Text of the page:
I just had a question about using the Whaletail, outdoors at night. He was also concerned about getting the raccoon eye effect.
"I have two questions, what kind of shots can you get with the Whale Tail at night time outside, where you would not be able to bounce at anything, except for trees and whatever is hanging around. My second question is, what settings do you use in doing this? I have a D80 and a SB-600, I don't want the Racoon or the headlight shot effect in my pictures.
First, let me talk about outside, in open shade. In this case, you are pretty safe with the flash on TTL and the camera on Program. Usually, you can keep both flaps closed, because you are only looking for fill flash. If you find that the specular highlights are too hot, you can add negative compensation on the flash. The idea situation would be to have the flash off camera so that you can move it closer or further away. with changing camera location. If you have a flash meter, you could meter for the sky or backgrond, then dial the flash it at a stop or two less.
At night, you are probably getting most or all of your light from the flash. In this situation, point the curved portion of the WT toward the subject and open the top - top flap straight up. Depending on distance, you may want to add the chrome/silver flaps -- or just line the flaps with foil.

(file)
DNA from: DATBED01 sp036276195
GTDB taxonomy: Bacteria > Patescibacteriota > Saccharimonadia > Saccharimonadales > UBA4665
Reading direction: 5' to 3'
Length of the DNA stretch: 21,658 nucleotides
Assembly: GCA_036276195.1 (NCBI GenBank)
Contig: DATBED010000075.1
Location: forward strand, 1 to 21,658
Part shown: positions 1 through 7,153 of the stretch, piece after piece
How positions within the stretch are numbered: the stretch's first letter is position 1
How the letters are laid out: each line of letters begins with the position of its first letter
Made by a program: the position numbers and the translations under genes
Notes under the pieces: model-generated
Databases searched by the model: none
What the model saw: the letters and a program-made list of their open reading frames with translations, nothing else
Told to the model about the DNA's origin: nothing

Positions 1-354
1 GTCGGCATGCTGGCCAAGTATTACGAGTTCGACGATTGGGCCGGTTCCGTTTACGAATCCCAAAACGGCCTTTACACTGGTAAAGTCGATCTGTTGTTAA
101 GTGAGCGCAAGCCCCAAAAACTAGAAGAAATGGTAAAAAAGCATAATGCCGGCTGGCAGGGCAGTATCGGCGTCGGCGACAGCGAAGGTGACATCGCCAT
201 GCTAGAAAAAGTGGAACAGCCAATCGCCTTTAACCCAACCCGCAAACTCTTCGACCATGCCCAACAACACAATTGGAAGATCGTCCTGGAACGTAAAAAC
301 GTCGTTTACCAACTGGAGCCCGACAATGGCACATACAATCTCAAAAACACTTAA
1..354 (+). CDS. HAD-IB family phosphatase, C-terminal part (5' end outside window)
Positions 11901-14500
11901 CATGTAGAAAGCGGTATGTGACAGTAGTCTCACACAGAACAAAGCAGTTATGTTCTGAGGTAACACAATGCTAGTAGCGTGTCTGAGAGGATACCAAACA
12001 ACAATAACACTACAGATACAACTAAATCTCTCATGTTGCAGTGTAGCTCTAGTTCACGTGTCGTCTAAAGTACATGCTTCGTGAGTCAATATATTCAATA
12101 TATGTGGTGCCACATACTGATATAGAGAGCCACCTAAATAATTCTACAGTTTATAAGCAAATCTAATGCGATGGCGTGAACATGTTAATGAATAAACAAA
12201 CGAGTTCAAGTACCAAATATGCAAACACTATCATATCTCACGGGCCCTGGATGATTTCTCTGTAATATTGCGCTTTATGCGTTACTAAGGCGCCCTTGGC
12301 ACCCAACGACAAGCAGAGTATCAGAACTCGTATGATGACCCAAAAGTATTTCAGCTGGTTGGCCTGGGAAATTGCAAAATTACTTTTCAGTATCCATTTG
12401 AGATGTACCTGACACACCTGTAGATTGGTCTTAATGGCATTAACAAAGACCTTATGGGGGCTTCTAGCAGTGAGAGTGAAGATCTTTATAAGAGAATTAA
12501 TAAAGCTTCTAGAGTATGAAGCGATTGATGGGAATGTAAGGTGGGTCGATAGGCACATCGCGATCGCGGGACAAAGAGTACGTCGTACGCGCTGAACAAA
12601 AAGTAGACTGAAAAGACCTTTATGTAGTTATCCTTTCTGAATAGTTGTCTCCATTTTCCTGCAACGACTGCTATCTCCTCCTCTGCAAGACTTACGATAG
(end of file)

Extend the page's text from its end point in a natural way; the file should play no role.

Instead of shooting in program mode, put the camera in Manual, open to the widest aperture, and drag the shutter -- maybe 1/30. Also, shoot at ISO 800. The flash is on TTL. Since the flash is putting out 1/10000 - or faster - burst, you don't have to worry about motion blur.
The raccoon effect comes from the angle of reflectance being to sharp -- the angle that the light bounces of the ceiling is so sharp that it puts a shadow in the eye sockets, under the chin, etc.
This generally occurs when you are under a low ceiling -- like a home or office. The obvious solution is to back up - increase the distance between the flash and the subject. Unfortunately, that may no be possible, so the other solution is to reduce the amount of light that is being reflected from the ceiling. Do this by closing the top flap -- or trimming it (partially closing it) until you get the desired
Remember, with the WT, the SOFTEST position is with the curved top pointing AWAY from the subject and the top flap straight up -- giving a large flat surface from the two flaps. The POWER position is to have the curved portion of the WT pointing toward the subject, with the top flap almost straight up.
Indoor settings are flash on TTL, aperture fairly wide open (2.8, 4.0), ISO 400 - 800, and shutter 1/60 to 1/30.
These are all starting points. You may want to modify some of them, depending on your specific situation.
I hope this helps.